The plot thickens... I remind you that this is all conjecture and hearsay. One side paints a rosy picture and the other views the matter sans rose colored glasses. If I had to pick a side, I would tend to go with the ward nurse, I trust nurses. Although she does mention that Prince Bobby used to serenade her at the nurses' station which totally contradicts her previous statement concerning his lucidity. Prince Bobby's mental state deteriorated and he passed away shortly after his “transfer” “Upon the hill a pauper's grave had been dug to await it's new occupant. A black hearse carrying an indigent casket slowly wended it's way down the central lane followed by a small procession of workers and a backhoe. Over the years, those few that mourned forgot all about Prince Bobby. Dooming him to the worst fate that a vainglorious man could suffer.... eternal anonymity.”
“At first the ghost was no more than a chill in the air, a shimmer of mist, diffuse.” Slowly it congealed into the recognizable form of a man with vacant white eyes, translucent mahogany skin and a toothy smile. Draped in a purple robe, clasping a silver chalice, the ghoul spoke with the rasping tones of a man cultivating a two pack-a-day habit. “Where the fuck all these people come from? I have been playing in this shit hole for years, I ain't never seen this many people in here at once.” He opened his mouth as if to sing, but only a scratchy whisper emerged. At first it was distant, but it came steadily closer and all the while becoming more distressed “I don't want to set the world on fire, I just want to start a flame in your heart” gingerly tinkling the keys of the old forlorn piano, his eyes unfocused “I've lost all ambition for worldly acclaim, I just want to be the one you'd love” as his form dissipated into the misty night.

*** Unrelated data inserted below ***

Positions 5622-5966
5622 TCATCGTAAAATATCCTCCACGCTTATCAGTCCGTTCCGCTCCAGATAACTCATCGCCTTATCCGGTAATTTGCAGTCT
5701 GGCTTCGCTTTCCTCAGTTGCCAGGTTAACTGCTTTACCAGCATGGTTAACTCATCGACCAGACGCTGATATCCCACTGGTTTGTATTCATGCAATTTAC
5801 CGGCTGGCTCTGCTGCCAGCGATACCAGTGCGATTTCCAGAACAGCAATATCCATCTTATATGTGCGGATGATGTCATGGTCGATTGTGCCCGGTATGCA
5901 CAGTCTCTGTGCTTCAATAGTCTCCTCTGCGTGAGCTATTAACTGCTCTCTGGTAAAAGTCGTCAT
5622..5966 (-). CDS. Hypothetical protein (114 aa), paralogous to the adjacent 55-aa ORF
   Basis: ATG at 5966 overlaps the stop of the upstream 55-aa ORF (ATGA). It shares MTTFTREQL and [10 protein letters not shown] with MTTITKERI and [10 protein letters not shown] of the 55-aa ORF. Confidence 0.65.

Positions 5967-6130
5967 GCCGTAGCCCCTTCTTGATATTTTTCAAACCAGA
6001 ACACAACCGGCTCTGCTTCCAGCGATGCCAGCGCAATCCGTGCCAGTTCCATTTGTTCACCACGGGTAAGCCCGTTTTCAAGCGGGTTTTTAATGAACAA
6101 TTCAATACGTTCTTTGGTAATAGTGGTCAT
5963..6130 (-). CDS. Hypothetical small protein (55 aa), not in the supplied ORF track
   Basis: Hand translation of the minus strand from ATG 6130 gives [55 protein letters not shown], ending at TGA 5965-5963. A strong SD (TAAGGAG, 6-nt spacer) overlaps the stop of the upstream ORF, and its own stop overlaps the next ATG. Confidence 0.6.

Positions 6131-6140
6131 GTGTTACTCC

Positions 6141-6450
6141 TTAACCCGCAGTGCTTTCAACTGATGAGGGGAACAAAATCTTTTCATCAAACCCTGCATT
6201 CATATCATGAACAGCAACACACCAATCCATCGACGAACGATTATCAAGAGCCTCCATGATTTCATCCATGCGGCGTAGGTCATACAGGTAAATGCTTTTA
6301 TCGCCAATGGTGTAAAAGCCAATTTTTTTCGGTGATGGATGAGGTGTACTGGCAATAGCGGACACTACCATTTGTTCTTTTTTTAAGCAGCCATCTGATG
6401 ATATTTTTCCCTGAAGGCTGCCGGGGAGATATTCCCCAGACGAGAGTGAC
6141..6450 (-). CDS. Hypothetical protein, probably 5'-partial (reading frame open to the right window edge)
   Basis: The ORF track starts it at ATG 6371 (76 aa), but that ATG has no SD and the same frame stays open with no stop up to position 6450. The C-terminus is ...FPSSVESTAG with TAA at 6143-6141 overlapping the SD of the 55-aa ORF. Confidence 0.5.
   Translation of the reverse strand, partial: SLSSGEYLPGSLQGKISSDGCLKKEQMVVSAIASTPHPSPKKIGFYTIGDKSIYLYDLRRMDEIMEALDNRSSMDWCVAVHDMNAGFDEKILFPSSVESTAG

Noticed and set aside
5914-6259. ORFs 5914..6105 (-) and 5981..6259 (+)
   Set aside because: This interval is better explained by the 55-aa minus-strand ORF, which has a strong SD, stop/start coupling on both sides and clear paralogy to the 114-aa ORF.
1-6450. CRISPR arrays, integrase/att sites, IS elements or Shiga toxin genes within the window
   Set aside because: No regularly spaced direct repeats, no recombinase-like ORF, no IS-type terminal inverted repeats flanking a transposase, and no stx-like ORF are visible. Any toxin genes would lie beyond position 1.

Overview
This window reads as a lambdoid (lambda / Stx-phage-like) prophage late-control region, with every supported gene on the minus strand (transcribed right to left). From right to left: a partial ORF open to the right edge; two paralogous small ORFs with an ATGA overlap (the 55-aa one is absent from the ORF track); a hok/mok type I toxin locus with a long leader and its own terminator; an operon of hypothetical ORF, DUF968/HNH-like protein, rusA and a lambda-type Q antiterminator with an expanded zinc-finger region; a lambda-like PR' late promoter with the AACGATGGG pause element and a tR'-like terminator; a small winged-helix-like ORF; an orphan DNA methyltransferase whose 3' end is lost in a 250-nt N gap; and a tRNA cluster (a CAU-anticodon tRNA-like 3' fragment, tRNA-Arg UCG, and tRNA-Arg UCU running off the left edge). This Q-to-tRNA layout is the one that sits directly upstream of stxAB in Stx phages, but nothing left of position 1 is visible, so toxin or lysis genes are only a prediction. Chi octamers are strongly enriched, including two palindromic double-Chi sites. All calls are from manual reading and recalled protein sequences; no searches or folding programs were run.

In 2008, Solid Ghost, a creative duo from the East Mountains, composed of Justin Parker and Arnold Bodmer in collaboration with Dwight Loop, released “Normal Musik” (some people think... this music is normal) which they describe as “a symphony of montages and grooves extracted from the chaos of white noise” “Normal Musik” features “The Legend of Prince Bobby Jack” a homage of sorts to Prince Bobby, which they describe as the “history of a hip hustler who became a homeless husk” It's a dark self propelled piece interspersed with disembodied voices that one could image to be that of Prince Bobby Jack interacting with the pedestrian and vehicular traffic swirling around the bus stop at Girard and Central that became his home.
Arnold Bodmer should be quite familiar to Dirt City Chronicles readers. Arnold's musical legacy stretches back to the mid-1960s when he first hooked up with The Striders in Los Angeles, where he was hanging around Topanga Canyon having just arrived from his native Switzerland. When The Striders returned home, Arnold came with them and has since been involved in enough musical projects and groups to merit his own write up. Dwight Loop of course was the host of Earwaves on KUNM for 23 years (it's now hosted on SomaFM.com) Dwight is an electronic music producer, performer, music writer/critic (Albuquerque Journal, Santa Fe New Mexican, Crosswinds, I.E.) plus he's also the founder of Third Ear, a recording label. Justin Parker (not to be confused with Justin Parker the English songwriter and record producer best known for his work with Lana Del Rey & Bat for Lashes) is also involved with Rampant Egos, a Third Ear project that includes Bodmer and Loop.